Once again congratulations to SAPO, NPA and the coal terminal for what has been have achieved in this region thus far. In conclusion I want to add that with the four-lane John Ross Highway scheduled to be completed by 2009 and the Dube Trade Port and King Shaka International Airport also on track to be operational by 2010, the port and coal terminal of Richards Bay are well placed to benefit from government’s efforts to make this a thriving and globally competitive province. When we talk about the six percent growth rate the country is yearning for, we should all unite in the dream to grow this province because KZN has tremendous potential. When we have partnerships that are committed to the vision of a better life for all our people, together, we will make KwaZulu-Natal a winning province.

    NAMIBIA: First train to Ondangwa

    The first train to reach Ondangwa in the far north of Namibia arrived at its destination before a large welcoming crowd on Friday, 5 May 2006, marking the completion of another stage in the development of a railway network that will ultimately connect Namibia with Angola.

    Namibia appears to have recognised something that many former colonial countries have chosen, or been ill-advised to ignore, that railways have the unique ability to open up and assist with the development of isolated parts of a country. The colonial powers realised this in the 19th and early 20th centuries and railways in Africa proliferated, but towards the latter part of the 20th century their successors in these now independent states chose to forget and ignore these lessons, allowing numerous railway networks throughout the continent (including South Africa) to descend into decay.

    Today, a short 20 or 30 years later those countries are regretting the neglect and many have embarked in expensive rehabilitation programmes. But what sets Namibia apart from many of its fellow African states is the height to which the country has reached with its ambitious railway and port development programme. Not only is Namibia rehabilitating existing railway systems but it has also reopened sections that the former South African Transport Services (now Transnet) allowed to fall into disuse in its latter days of administration in the then South West Africa.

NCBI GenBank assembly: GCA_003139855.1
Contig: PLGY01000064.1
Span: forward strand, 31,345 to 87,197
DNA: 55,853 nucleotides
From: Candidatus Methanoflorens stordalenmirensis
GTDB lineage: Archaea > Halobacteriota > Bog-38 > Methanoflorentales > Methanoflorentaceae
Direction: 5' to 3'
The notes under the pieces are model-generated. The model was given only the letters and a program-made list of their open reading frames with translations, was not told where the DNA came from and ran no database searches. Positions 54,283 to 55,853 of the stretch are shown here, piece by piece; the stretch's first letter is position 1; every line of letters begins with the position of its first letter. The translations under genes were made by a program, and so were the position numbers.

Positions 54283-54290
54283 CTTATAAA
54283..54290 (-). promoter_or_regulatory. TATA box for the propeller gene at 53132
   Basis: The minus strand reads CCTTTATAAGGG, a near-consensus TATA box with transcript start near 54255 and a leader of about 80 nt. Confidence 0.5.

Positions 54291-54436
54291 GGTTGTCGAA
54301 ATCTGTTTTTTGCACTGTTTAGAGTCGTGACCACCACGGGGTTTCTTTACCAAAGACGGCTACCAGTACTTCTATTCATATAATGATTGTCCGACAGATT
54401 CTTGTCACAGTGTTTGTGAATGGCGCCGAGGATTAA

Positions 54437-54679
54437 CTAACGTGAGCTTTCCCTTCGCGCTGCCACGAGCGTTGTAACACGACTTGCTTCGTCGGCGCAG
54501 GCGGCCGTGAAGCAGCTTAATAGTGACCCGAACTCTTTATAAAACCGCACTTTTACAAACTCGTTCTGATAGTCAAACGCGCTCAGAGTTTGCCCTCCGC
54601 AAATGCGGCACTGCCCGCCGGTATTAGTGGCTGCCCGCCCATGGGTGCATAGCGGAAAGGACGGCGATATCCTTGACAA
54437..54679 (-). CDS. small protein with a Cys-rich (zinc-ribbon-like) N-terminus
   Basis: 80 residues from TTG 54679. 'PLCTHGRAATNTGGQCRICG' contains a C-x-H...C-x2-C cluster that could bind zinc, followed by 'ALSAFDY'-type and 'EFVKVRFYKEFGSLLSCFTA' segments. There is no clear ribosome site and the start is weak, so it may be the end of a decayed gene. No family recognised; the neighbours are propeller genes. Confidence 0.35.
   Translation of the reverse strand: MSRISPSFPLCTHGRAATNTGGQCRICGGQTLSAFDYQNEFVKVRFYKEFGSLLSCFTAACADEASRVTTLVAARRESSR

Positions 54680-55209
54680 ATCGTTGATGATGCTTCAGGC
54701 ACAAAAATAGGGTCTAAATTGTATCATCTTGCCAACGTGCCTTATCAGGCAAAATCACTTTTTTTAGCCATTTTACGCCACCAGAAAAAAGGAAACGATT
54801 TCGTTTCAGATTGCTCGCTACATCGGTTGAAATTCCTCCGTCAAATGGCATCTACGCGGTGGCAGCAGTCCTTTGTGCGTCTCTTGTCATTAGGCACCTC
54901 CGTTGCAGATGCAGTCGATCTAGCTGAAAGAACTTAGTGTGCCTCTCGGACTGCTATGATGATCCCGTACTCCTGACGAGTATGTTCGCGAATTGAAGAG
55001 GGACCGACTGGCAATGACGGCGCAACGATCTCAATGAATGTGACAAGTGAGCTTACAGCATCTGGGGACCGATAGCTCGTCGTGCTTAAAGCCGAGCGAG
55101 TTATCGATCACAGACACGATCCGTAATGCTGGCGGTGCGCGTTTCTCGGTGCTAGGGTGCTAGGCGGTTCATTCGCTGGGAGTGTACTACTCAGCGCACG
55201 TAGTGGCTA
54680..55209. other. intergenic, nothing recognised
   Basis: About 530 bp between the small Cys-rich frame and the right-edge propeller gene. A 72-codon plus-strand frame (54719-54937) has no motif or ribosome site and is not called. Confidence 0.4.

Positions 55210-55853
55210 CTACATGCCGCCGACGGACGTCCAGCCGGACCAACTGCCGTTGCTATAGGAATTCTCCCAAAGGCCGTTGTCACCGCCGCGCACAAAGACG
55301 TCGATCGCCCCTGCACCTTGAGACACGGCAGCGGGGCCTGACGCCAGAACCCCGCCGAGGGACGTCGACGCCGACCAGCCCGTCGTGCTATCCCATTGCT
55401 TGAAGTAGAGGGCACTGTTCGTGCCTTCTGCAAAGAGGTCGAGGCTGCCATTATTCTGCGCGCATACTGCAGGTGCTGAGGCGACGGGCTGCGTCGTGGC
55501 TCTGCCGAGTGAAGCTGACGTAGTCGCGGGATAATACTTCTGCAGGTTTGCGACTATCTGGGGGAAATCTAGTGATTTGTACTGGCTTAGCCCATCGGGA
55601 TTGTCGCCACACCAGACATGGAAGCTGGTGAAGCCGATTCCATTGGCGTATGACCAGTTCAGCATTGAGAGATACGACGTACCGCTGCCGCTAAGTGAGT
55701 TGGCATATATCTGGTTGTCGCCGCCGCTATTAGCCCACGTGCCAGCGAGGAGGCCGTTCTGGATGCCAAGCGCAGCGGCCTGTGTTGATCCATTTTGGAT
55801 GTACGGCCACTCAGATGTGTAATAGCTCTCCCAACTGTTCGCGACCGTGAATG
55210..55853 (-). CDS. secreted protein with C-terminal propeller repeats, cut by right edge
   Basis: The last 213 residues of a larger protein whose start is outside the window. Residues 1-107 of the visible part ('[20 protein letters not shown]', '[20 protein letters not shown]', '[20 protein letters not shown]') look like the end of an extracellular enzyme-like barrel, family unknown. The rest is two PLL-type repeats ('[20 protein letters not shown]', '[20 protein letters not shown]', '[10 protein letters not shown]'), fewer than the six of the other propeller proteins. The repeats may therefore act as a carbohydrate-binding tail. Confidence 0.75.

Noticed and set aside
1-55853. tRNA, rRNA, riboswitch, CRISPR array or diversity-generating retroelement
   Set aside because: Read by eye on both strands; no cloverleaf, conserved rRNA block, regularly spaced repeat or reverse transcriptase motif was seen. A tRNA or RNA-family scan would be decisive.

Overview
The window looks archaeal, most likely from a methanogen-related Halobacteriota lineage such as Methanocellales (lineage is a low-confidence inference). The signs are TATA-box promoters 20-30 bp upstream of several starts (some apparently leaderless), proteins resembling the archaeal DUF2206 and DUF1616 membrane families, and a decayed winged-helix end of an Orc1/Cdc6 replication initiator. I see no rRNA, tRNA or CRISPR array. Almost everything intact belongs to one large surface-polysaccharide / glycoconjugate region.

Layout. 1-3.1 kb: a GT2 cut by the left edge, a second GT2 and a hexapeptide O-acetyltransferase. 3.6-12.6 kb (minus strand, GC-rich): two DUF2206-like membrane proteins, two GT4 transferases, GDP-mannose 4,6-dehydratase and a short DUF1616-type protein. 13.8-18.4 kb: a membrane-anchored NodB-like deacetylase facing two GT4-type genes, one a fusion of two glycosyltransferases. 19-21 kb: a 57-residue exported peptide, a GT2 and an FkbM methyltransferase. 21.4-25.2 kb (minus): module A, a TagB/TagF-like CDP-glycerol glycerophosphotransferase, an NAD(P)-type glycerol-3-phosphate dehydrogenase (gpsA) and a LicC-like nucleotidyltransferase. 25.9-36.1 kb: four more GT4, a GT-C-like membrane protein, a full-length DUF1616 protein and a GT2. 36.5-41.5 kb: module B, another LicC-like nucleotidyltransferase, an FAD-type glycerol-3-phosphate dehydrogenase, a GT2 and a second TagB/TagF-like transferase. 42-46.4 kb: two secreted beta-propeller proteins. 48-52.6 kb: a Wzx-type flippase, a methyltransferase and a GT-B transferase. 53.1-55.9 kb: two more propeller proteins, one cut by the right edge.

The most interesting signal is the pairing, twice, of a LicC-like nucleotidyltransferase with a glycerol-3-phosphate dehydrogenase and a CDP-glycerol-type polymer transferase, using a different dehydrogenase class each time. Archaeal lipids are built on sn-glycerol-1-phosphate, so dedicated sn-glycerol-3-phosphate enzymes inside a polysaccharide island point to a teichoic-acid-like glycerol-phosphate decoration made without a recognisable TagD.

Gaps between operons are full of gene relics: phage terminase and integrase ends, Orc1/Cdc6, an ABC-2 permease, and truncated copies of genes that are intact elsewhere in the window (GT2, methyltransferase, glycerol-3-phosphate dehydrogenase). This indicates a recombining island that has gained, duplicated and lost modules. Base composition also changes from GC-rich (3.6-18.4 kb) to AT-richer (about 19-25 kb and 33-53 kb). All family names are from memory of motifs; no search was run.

On top of the rehabilitation TransNamib is building new railway lines literally into the wilderness, which is where the Ondangwa opening comes in. Previously the northern line ended at Tsumeb, several hundred kilometers to the south-east. The Ondangwa branch is being extended westward to Oshakati with the main thrust of the new line reaching northwards towards the Angolan border, now less than a hundred kilometres away.

    According to TransNamib’s CEO, John Shaetonhodi, the official opening of the Ondangwa station will be held in June.

    Another derailment on the Richards Bay coal line

    Another derailment has occurred along the strategic Richards Bay coal line between Mpumalanga and the Richards Bay port.

    This is the third such accident in six months and a little more than a year after a major derailment involving nearly 150 wagons.

    As usual comment from Spoornet is restricted to acknowledging the accident and saying it will become the subject of an enquiry. The question that should be asked is who gets to hear or see the results of previous enquiries, and what lessons, if any, have been learned from them.

    It wasn’t that long ago that this railway line was being described by Spoornet as a world leader in heavy haul railways.

    Did you know that Ports & Ships lists ship movements for all ports between Walvis Bay on the West Coast and Beira on the East Coast?